3. ^ a b Levy, Emanuel. Cinema of Outsiders: The Rise of American Independent Film.New York: New York University Press, 1999
  4. ^ a b c d e f g h i j Foster, Gwendolyn Audrey. Women Film Directors: An International Bio-Critical Dictionary. Westport, Connecticut: Greenwood Press, 1995.
  5. ^ a b "Tamra Davis Cooking Show". tamradaviscookingshow.com. 2010. Retrieved February 1, 2010.
  6. ^ Weinraub, Bernard (May 3, 1993). "Hollywood Recycles the Western to Offer New Heroes: Women". New York Times.
  7. ^ "Mike D's Endless Summer: How Ex–Beastie Boy Found New Peace in Malibu". Rolling Stone. Retrieved 2018-04-01.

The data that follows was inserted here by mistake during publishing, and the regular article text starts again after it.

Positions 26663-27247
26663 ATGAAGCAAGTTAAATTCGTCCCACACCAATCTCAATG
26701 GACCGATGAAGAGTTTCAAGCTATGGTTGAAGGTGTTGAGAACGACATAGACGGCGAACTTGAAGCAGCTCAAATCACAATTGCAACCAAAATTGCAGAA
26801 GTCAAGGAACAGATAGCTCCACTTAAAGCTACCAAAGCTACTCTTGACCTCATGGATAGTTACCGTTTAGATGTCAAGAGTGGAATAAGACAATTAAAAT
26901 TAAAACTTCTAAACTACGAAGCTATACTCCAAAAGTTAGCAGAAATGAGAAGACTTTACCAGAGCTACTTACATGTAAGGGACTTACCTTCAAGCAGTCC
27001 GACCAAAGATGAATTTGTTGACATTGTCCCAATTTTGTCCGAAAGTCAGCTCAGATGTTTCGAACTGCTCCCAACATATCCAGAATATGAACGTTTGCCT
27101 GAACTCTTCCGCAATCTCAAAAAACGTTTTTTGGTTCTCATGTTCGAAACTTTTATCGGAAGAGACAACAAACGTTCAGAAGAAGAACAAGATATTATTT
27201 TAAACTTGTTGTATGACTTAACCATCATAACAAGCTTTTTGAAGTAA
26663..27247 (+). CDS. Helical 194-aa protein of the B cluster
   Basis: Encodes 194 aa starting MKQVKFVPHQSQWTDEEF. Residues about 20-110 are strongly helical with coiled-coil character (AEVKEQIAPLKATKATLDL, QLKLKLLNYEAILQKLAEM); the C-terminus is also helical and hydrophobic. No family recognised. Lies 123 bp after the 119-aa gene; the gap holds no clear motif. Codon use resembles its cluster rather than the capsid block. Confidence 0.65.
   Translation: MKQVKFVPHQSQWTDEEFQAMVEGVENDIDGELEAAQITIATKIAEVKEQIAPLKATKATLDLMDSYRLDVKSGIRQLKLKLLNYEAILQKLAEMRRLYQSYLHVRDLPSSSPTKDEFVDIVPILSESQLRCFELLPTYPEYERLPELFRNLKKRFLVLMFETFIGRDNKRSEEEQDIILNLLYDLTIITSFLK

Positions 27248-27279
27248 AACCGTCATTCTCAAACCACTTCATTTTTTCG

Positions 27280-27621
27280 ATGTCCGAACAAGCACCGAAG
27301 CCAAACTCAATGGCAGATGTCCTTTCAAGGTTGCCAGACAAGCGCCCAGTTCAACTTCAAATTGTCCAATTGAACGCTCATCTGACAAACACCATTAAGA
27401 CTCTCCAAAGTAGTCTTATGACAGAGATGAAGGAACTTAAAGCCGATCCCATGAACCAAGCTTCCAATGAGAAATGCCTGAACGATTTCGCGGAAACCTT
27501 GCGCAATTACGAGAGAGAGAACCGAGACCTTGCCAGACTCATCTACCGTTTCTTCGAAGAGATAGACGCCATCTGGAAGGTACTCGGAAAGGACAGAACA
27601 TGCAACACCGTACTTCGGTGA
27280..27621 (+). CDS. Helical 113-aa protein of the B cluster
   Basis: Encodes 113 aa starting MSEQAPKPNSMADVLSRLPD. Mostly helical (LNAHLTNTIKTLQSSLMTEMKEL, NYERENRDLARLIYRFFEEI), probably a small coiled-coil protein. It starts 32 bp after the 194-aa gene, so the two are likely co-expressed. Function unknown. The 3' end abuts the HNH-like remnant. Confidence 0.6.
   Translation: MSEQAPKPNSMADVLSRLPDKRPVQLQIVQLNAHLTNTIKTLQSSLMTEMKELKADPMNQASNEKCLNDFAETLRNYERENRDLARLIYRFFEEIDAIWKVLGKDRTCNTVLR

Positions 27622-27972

8. ^ MacCambridge, Michael. "Take a shot at 'Guncrazy' // Movie may lead Drew Barrymore on comeback trail". ProQuest 256222213. Cite journal requires |journal= (help)
  9. ^ "On the Job Training: Part Nine". Wax Poetics. 2012-06-22. Retrieved 2012-12-24.

External linksEdit